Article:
i use trazadone as it helps with sleep too.  and it doesnt require such careful weaning off of when stopped.  it seems to help.  use zanax as needed as well now.
   someone told me they had 3 doctors tell them not to use trazadone with liver disease but i still use it.  just dont tolerate other ones.   guess the liveer has to filter everything. i just try to use as low of doses as possible with anything and squeak by.
Avatar universal
I know some doc's "especially general practioners" are against people with Hep taking anything, even vitamins. I can understand them erring on the side of caution. I find Trazodone easily obtainable and inexpensive compared to other ads. What I find works best is to exercise with the ads. I will keep getting my ALTs checked and hopefully in 6 months I won't need the Trazodone anymore. Thanks to everybody for the response, this site is a godsend. One more thing, this election we need to think about voting for a candidate who supports universal health care.
      Tom G
Avatar universal
The standard of care is to do a quant at week 12 (because you want to measure the 2 log drop, so you want an absolute number).  At week 24 and thereafter, a qualative or quantatitive with a sensitivity to <600 IU/ML is probably sufficient.  

The problem with the ultrasensitive test, besides the extra cost is that is really easy to interpret a result of 4 million, but what do you do with the test when it read 165 IU/ml..??  Whe you are counting two log drop, it is one thing...but at week 48 or six months post treatment, do you classify someone as a relapser with such a low viral load? An exact number under 600 is just too much extra info.

If a patient has a 6 month post treatment PCR of 165 IU/ML would you classify this a failure?  A SVR?  Would you retreat (not likely)?...This just opens up too many cans of worms for my taste. There is also some question to the accuracy of the test at such low levels.

Past week 12, I stick with the standard qual or quant with a sensitivity of 300-600 IU/ml.

My 2 cents..There are many ways to skin a cat...but you are stil letf with a pile of skin and a nekid cat.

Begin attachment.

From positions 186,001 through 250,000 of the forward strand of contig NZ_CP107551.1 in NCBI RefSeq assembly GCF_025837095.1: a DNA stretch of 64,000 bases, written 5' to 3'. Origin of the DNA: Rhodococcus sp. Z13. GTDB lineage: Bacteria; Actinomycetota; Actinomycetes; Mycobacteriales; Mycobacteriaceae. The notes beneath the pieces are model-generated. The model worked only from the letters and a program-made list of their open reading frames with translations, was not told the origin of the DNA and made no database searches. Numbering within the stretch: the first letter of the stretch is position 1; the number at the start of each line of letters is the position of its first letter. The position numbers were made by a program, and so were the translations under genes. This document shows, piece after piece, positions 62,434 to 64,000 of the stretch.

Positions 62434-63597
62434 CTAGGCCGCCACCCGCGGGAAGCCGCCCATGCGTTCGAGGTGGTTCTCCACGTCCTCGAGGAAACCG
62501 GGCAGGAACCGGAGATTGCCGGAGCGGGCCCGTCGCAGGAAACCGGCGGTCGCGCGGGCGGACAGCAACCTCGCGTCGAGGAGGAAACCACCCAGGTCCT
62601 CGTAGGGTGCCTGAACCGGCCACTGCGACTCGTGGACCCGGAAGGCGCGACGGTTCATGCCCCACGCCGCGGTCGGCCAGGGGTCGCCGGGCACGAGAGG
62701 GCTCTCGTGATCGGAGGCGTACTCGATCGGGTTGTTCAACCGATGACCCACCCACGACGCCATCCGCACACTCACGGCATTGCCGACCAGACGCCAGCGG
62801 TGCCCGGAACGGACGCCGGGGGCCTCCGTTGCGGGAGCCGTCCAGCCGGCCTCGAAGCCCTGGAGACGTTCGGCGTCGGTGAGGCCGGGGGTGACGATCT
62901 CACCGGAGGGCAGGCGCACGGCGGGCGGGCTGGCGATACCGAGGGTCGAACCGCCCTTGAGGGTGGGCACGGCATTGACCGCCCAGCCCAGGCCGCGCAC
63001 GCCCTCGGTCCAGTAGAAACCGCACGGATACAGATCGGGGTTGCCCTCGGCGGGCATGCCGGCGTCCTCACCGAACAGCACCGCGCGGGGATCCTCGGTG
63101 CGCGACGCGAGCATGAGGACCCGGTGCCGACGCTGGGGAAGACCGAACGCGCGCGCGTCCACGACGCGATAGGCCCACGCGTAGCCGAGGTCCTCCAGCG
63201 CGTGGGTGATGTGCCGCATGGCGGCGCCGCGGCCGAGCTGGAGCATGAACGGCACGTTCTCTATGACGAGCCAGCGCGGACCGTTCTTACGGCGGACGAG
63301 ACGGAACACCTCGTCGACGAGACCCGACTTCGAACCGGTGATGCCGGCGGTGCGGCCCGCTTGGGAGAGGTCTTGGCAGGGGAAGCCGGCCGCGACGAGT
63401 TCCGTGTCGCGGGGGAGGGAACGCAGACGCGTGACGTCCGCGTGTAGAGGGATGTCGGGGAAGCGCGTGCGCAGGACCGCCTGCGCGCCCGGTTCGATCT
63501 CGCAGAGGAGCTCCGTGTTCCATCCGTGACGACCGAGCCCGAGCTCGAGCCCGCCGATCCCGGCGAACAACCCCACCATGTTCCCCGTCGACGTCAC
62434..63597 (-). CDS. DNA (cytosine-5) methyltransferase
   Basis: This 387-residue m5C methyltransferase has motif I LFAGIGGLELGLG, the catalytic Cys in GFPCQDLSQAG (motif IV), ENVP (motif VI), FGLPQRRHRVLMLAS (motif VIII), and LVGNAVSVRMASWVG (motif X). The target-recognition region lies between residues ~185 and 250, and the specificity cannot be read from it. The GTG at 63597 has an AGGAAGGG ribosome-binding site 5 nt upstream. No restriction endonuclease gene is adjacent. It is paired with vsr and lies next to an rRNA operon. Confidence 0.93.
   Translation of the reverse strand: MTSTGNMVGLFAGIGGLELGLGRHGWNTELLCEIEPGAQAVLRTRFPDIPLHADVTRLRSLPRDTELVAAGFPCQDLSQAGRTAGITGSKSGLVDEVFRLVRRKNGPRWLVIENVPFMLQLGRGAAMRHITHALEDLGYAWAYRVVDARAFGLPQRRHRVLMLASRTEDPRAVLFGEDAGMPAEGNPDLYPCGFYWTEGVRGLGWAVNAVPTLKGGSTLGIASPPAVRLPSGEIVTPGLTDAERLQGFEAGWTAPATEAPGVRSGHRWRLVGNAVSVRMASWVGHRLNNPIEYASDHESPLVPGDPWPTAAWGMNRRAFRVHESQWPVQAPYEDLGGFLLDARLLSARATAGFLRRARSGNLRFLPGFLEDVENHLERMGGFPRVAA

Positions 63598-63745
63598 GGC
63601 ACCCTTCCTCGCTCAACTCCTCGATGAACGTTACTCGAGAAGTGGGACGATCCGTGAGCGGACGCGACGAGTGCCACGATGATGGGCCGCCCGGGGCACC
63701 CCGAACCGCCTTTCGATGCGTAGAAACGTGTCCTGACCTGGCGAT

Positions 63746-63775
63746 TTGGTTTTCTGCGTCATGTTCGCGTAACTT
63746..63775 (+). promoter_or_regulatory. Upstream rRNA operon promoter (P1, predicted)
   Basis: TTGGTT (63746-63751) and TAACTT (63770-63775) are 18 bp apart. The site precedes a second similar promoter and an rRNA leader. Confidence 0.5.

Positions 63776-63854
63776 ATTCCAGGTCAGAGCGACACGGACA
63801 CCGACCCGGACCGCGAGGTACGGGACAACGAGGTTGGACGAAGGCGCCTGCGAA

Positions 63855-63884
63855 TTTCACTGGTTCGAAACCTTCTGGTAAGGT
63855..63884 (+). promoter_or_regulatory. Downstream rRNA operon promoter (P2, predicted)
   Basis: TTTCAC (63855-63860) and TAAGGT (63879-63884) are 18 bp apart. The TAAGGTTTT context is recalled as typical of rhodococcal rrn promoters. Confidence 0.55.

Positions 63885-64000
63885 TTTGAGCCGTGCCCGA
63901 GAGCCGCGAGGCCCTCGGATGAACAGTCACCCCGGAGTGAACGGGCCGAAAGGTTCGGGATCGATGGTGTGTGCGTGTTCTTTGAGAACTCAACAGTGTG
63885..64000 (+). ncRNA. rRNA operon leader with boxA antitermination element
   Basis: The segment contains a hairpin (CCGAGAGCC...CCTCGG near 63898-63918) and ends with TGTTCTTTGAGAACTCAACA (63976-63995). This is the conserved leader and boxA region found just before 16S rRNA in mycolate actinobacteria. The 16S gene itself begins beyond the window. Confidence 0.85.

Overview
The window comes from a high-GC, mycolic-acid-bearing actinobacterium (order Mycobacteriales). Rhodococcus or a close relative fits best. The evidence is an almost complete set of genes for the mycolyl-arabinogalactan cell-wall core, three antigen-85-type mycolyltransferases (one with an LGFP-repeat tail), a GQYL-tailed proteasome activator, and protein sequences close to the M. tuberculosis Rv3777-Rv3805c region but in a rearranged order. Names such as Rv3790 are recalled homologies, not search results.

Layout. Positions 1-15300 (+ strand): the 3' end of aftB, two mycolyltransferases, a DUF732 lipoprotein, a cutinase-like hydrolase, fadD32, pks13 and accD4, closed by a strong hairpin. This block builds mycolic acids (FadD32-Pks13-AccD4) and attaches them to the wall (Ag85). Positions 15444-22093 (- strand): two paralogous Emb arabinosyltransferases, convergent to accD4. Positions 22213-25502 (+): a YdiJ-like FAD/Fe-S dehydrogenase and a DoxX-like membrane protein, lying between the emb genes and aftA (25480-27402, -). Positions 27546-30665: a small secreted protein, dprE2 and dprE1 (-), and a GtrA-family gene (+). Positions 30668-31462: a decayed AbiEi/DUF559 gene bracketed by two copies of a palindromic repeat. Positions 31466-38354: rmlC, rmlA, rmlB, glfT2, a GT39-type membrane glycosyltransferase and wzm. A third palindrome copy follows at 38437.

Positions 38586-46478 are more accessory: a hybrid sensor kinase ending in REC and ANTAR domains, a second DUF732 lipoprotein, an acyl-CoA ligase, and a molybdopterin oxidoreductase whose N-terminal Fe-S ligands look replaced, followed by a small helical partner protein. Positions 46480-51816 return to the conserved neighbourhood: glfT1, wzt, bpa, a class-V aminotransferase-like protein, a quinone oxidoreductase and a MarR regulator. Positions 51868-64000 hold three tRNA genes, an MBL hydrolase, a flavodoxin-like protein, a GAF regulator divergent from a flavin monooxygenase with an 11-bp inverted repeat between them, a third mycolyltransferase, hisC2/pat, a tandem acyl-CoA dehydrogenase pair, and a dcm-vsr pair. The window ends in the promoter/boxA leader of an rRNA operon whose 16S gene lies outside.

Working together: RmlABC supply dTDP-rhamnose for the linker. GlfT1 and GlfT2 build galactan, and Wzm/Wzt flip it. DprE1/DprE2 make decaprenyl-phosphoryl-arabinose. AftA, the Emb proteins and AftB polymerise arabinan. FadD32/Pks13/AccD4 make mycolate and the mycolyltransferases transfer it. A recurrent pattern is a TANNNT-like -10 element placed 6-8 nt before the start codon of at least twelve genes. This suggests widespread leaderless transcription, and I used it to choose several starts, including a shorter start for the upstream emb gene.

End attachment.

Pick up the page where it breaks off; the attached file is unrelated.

GI.PA
Avatar universal
Erin, I am also confused. If you test positive even <50 then aren't you a relapser. At a 48 week test wouldn't this mean tx didn't work? Could you still get an SVR? I don't understand. LL

Thanks for the test info Willing. All the info,links you sent have been very helpful. Aren't you coming to the end of your tx?
LL
Avatar universal
Happy Holidays and Thanks for sharing. The time and efforts you put in to help others is amazing and much appreciated. It ispires me to hang in there for new people even if it's just to give comfort and words of encouragement. You are giving the gift that keeps on giving!
Off for the holidays,
Mr. Jones
Avatar universal
Hell honey, You live in Tx. Write a letter to the Crawford paper letters to the editor w/ a plea to the Bushes. If that doesn't work, e-mail me at ***@****. com and we'll flood the whole town, not just the paper,Keep the faith!    Joni
Avatar universal
was up heppos. i have end stage liver disease, portal hypertension enlarged spleen, i need to be screend for a transplant. I'm waiting on the Medicare 24 month period, I have one year to wait as of January. My Dr. says we need to find a way to get the time period waived if possible because if life expectancy is two years after the first bleeding my two years will be up six months before medicare kicks in. Has anyone had this waived? If so how? My Dr. is getting in touch with social security. He's written a letter that my wife is going to send with her letter to Governor Rick Perry, Senator Hutchison, Joe Crab, and anyone else that might listen. Any other ideas would be greatly appreciated. my dr. has put me on tranzodone it did not work at first but after a couple weeks it started to work for sleep. i was on pegasis and riba three months before ending the tx. my blood work went thru the walls and took me off tx. first blood test after stopping showed the virus was undetected. second one showed the virus was back. dr. sayed no tx. the pegasis has deterated the cartilage lineing between the joints in my knees,shoulder, and hips the pain sometimes is unbearible. the dr will only give me darvon 65 mlg. two a day.   i have been off tx. for about a year and still have the fog and the chains holding me back. thanks for listening,            liv4GOD       GOD BLESS YA'LL [TEXAS]
Avatar universal